UK companies need to improve their carbon emissions reporting, according to new research.
The study uncovered big spikes in reported emissions, suggesting unexplained volatility. The examination of FTSE 350 disclosures, led by international accounting firm Mazars, revealed almost a fifth of companies report changes of more than 25% in emissions, a range described by the researchers as “out of line with changes in underlying businesses”.
Where explanations were provided, they were “not as elaborate or developed as would be expected for similar changes in profit or revenue”.
The research comes in the year UK businesses face new reporting requirements for carbon emissions. Alexia Perversi, global audit and assurance director at Mazars, said: “Our research shows that current disclosure is not fit-for-purpose and is in many cases a box-ticking exercise that does not appear to be integral to the way management runs the business.
“Producing meaningful disclosures is not easy. Boards and management teams need to direct efforts into producing meaningful information that meets investors’ needs. Focus should be on substance rather than just form.”
Mazars believes companies need to offer better explanations, particularly for big changes, and focus on collecting reliable data.
Supply chains may be another issue. The Carbon Disclosure Project, a not-for-profit campaigning for better disclosures, says just 29% of suppliers reported cuts in emissions in 2019. According to Frederik Dahlmann of Warwick University, businesses need to focus on their suppliers if they are to report and cut emissions.
“Sustainability has become the issue of this generation,” he wrote. “If businesses are to prosper in this climate, they need to include their whole supply chain to claim they are truly on the planet’s side and not be accused of creative carbon accounting.”
The Mazars study comes at a time when doubts have been thrown on sustainability reporting elsewhere. In a recent paper, academics from Oxford Brookes University found that 72% of FTSE 100 companies used “very narrow reporting boundaries” for their sustainability reporting.
Dr Samantha Miles, a reader in accounting and finance at Oxford Brookes, said her findings offered a “worrying picture” of sustainability in some companies. Some could even be described as “greenwashing” she said, because they chose a reporting methodology that amounted to a “promotion exercise” focused on “reputation management” rather than accountability.
Sustainability in the spotlight
Both reports come as corporate leaders gathered in Davos to devote their discussion to “stakeholder” capitalism, with sustainability top of the agenda. Donald Trump attended to label environmentalists “prophets of doom”, while the teenage campaigner Greta Thunberg appeared to castigate politicians and corporate leaders alike.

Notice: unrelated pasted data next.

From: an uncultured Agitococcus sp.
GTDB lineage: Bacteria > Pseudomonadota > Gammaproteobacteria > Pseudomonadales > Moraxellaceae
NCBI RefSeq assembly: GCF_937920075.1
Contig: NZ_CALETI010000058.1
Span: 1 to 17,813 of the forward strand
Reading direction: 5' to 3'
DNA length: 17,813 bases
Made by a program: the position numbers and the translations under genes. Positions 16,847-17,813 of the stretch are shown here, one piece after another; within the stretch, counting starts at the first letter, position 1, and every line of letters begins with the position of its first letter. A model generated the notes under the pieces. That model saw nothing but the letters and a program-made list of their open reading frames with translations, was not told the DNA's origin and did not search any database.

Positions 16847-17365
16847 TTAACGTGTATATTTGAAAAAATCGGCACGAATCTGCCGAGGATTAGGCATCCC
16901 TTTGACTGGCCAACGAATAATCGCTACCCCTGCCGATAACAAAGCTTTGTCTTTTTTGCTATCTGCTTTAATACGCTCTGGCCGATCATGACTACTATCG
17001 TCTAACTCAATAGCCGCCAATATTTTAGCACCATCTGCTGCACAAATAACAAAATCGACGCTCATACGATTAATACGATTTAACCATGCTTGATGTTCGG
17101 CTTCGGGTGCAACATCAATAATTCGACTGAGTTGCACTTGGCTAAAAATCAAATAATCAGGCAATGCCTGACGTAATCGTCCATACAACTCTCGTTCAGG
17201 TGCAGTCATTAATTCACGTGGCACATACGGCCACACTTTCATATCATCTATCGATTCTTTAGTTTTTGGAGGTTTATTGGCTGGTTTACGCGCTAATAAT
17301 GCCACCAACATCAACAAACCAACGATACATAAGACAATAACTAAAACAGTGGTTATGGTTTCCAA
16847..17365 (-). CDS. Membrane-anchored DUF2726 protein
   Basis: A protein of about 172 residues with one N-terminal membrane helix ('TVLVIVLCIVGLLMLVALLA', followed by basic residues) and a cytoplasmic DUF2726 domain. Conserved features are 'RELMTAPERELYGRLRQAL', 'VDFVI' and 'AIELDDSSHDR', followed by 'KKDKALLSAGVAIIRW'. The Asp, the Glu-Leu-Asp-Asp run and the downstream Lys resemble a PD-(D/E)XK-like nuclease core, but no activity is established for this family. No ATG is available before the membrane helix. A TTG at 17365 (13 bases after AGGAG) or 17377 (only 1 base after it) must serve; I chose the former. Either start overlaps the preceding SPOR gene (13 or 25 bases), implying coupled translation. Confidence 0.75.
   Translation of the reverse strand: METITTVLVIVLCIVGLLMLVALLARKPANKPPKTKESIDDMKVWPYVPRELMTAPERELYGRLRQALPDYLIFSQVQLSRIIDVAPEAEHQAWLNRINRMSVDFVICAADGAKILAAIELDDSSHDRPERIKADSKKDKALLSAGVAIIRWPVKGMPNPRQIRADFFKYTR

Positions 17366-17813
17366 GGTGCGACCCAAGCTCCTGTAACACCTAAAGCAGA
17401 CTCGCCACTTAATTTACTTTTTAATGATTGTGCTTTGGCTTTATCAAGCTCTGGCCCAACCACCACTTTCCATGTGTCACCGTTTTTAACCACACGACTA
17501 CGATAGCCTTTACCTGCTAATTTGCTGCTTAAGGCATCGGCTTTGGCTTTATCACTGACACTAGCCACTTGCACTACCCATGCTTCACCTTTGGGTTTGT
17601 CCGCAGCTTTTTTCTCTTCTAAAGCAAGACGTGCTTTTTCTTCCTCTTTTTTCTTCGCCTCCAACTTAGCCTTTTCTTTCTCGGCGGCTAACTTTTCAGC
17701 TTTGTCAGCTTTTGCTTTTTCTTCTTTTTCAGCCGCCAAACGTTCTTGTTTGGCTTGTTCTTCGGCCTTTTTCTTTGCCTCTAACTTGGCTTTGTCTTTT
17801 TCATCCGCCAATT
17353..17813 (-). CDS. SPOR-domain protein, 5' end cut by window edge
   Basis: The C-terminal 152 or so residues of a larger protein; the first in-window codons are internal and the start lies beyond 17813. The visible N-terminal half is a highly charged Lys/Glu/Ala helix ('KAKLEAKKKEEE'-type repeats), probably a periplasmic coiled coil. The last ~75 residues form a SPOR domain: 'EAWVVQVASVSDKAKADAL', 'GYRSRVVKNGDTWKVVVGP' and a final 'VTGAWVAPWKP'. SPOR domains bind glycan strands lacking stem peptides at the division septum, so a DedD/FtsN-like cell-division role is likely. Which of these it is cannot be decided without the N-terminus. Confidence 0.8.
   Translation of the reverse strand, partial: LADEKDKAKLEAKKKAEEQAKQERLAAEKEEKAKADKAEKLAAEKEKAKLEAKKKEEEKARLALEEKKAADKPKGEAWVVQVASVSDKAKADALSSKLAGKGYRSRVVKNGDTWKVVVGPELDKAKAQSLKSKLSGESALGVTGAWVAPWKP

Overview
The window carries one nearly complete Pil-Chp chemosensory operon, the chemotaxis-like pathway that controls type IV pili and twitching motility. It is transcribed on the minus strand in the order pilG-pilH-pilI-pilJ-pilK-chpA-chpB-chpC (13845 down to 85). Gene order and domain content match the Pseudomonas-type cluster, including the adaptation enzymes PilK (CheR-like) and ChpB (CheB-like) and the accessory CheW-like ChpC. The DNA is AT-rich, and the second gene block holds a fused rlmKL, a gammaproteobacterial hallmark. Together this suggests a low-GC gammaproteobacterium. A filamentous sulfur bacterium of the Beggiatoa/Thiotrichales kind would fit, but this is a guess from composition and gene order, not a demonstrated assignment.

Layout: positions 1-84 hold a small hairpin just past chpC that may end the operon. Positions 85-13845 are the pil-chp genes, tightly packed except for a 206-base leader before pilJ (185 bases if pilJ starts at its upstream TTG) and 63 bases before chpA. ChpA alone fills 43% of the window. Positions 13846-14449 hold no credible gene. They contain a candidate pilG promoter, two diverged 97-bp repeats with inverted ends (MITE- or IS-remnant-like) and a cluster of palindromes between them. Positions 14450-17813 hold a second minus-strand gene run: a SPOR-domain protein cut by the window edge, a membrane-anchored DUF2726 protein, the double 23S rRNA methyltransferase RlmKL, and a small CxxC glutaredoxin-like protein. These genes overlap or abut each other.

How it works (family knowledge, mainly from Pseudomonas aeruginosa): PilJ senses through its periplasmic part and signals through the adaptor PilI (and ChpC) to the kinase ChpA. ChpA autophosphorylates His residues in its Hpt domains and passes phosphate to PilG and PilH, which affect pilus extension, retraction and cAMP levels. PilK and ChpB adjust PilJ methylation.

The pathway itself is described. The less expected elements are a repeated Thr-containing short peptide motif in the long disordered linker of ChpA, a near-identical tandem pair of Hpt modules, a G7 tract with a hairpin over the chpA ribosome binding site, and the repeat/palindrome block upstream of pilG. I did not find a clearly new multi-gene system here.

“Any plan or policy of yours that doesn’t include radical emission cuts at the source, starting today, is completely insufficient for meeting the 1.5-degree or well-below-2-degrees commitments of the Paris Agreement,” she told dignatories at World Economic Forum conference.
Meanwhile, governance experts writing for the Harvard Law School Forum on Corporate Governance said that environmental and social aspects of ESG were now the leading item on governance agendas around the world, as companies realign themselves to focus on sustainability, purpose and climate.
“For the first time, in 2020, we see the focus on the ‘E’ and the ‘S’ of environment, social and governance (ESG) as the leading trend globally, including in the United States, where it traditionally has not received as much attention by boards,” wrote Rusty O’Kelley and Anthony Goodman. “Indeed, many of the key global trends for 2020, such as board oversight of human capital management (HCM), can be seen as subsets of ESG.”
They added that board members and management are “mostly playing catch-up” on how to define and integrate environmental and social principles into their strategies and policies.
“In 2020, boards will be expected to strengthen their oversight and knowledge of material E&S matters and disclose their connection to the business in the form of risks and opportunities,” they added.
“We expect to see a consensus emerge around reporting frameworks such as the Task Force on Climate-related Financial Disclosures (TCFD) and Sustainability Accounting Standards Board (SASB) to help guide companies when reporting on E&S criteria. ”